More Reflections

I love it here.  I can’t even express how grateful and thrilled I am to be in Jerusalem.  So, here’s what’s been going on with me:

First, Shabbos deserves a brief mention.  I spent it in the Jerusalem neighborhood where I’m living, which is almost exclusively Orthodox, and got a taste of what Shabbos really should be like.  Nobody drives in my neighborhood on Shabbos, so everyone walks together to synagogue, not bothering to look out for cars; little children play in the streets while their parents are praying in the synagogue which is right down the street from anyone’s apartment; and the only thing you can hear is people connecting with each other and with G-d through Torah, prayer, and song.

Next: Goodness…I am involved in some seriously intense Torah learning!  I suppose a blog isn’t a bad place to share some Torah thoughts….

It’s the month of Elul, right now, leading up to Rosh Hashanah and Yom Kippur, two of the most important days of the year.  As we say in the prayer service, “On Rosh Hashanah it is written and on Yom Kippur it is sealed,” I don’t remember the exact wording, but–basically, everything that will happen in the upcoming year is written/sealed in the “book of life”–who will live and who will die, how much money each person is going to make in the next year, whether you will find your soulmate, etc.  So, now’s the time to annul your vows, repent for any wrongdoing, and pray to be written and sealed in the Book of Life.  Basically, it’s a time for “Teshuva, Tefillah, and Tzedakah”–repentance, prayer, and charity–which are said to reverse unfavorable decrees.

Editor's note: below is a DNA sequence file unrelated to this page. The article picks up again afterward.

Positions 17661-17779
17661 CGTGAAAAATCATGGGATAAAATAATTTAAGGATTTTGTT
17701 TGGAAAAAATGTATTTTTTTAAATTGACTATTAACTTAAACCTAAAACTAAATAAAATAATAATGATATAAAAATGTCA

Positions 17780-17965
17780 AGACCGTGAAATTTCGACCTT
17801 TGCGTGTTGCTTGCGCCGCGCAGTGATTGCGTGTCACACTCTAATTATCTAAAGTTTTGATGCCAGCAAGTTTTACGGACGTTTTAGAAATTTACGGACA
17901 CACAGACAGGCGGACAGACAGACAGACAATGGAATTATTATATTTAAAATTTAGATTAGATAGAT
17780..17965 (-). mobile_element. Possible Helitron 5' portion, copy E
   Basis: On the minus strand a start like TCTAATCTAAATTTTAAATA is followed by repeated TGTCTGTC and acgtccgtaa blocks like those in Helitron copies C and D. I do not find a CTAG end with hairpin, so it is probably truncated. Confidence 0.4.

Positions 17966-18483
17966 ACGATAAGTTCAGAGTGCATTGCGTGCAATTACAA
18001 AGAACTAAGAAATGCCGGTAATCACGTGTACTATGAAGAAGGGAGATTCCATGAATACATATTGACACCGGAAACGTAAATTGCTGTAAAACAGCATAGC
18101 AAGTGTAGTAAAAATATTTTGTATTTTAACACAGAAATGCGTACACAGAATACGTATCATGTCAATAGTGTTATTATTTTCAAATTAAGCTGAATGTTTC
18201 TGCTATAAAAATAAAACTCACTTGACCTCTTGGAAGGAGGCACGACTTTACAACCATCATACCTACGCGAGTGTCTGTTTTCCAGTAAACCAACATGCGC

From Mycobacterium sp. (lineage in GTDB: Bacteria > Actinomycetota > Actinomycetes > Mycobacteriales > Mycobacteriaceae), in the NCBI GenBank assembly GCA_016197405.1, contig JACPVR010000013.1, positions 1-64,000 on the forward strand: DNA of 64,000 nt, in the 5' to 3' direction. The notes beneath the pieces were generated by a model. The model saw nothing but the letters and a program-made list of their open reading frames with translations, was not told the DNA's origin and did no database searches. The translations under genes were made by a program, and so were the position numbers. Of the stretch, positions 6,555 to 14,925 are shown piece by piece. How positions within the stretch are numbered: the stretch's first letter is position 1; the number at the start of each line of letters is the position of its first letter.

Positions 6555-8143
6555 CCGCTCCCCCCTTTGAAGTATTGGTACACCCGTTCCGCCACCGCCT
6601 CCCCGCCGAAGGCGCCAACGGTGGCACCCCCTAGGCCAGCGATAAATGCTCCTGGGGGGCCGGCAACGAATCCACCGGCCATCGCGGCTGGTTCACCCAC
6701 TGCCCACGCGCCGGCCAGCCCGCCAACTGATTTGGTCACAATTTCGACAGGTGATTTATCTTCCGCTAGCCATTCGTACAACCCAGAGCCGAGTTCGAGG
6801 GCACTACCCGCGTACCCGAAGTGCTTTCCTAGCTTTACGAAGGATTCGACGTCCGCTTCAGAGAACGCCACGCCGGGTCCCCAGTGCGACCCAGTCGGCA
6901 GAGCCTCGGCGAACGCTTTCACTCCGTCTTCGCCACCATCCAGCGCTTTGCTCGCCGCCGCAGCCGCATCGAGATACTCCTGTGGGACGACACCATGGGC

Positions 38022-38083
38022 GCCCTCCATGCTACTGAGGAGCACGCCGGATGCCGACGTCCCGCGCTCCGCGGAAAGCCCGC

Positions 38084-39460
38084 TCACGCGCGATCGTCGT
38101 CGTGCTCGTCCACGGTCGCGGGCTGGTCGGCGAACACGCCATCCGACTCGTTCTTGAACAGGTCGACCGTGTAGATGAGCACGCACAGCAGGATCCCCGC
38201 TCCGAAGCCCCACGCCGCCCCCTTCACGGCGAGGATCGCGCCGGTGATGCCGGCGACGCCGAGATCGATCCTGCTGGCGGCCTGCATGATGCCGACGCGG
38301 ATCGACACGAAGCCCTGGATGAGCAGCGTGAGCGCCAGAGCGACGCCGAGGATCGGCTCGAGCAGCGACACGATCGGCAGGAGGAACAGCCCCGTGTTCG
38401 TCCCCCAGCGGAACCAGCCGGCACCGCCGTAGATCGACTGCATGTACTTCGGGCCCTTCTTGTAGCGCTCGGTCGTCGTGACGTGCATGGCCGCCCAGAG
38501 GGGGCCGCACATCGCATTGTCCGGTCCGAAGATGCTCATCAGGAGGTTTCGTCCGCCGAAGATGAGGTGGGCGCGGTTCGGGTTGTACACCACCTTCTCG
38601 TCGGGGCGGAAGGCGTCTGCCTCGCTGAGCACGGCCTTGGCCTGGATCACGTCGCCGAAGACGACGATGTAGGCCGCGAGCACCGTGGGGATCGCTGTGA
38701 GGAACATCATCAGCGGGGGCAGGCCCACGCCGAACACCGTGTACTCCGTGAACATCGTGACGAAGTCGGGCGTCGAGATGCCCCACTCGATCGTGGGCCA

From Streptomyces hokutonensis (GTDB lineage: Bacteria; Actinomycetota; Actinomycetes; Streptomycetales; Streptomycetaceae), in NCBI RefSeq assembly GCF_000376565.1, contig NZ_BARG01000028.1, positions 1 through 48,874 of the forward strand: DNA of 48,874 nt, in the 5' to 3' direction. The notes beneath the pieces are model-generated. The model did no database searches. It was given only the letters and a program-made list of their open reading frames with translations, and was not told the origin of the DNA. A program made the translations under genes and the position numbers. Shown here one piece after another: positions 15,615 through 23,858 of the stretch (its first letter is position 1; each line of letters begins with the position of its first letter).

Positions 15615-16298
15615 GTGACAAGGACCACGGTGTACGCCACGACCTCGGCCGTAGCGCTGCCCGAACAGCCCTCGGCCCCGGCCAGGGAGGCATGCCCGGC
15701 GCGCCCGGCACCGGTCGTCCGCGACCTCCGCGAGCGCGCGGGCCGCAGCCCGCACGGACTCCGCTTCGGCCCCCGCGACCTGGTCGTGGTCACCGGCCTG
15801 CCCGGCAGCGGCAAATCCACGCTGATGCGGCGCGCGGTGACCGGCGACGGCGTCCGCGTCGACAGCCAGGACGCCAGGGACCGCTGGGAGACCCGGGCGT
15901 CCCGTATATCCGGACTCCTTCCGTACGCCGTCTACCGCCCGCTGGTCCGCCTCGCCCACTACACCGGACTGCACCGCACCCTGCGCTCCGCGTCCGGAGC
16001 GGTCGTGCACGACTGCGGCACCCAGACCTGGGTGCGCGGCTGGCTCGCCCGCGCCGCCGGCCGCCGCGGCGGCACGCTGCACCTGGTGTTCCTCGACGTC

Sounds rather depressing, no?  Talking to G-d for weeks on end about how imperfect we are and we don’t deserve to be forgiven because of this, that, and the other sin, but begging for forgiveness anyway.  BUT: I learned today that the Chassidic master Menachem Nachum of Chernobyl said, quoting his teacher the Baal Shem Tov: “דהנה תשובה הוא מצות עשה מן התורה ולכן צריך לעשותה בשמחה.” — “Behold, repentance is a positive commandment in the Torah, and therefore one needs to do it with joy.”

How does one repent joyfully?  Any thoughts?

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5 Responses to More Reflections

  1. BKop says:

    Sweetheart-
    As you might imagine, I’ve thought about the question you’ve asked for decades. And I’ve made peace with my answer. I repent joyously on a daily basis. To do that, I forgive myself and I forgive others. To do that, I look for mitzvahs to perform, often quiet acts that may never be noticed. Rather than stockpile my sins, I acknowledge them, try to make amends then and there, and move on. I know that I’m not very traditional; that’s why I don’t expect anyone else to follow my example. As ever, I trust that G-d will understand.

    love, always

    Dad

  2. Amiel Goldberg says:

    While I hadn’t heard that particular quote, I had heard that, too, that one should be joyful on Yom Kippur. I believe that in that context, it would be from the anticipation of forgiveness from God. However, I have some problems with this, as the attitude of the prayers is quite depressing on many occasions, and the theme is often heartfelt pleas for forgiveness. It seems like being joyful would be highly inappropriate. I’m just imagining a child who is saying “I’m sorry” after being told to by his or her parents, and being told to “wipe that smile off” of his or her face.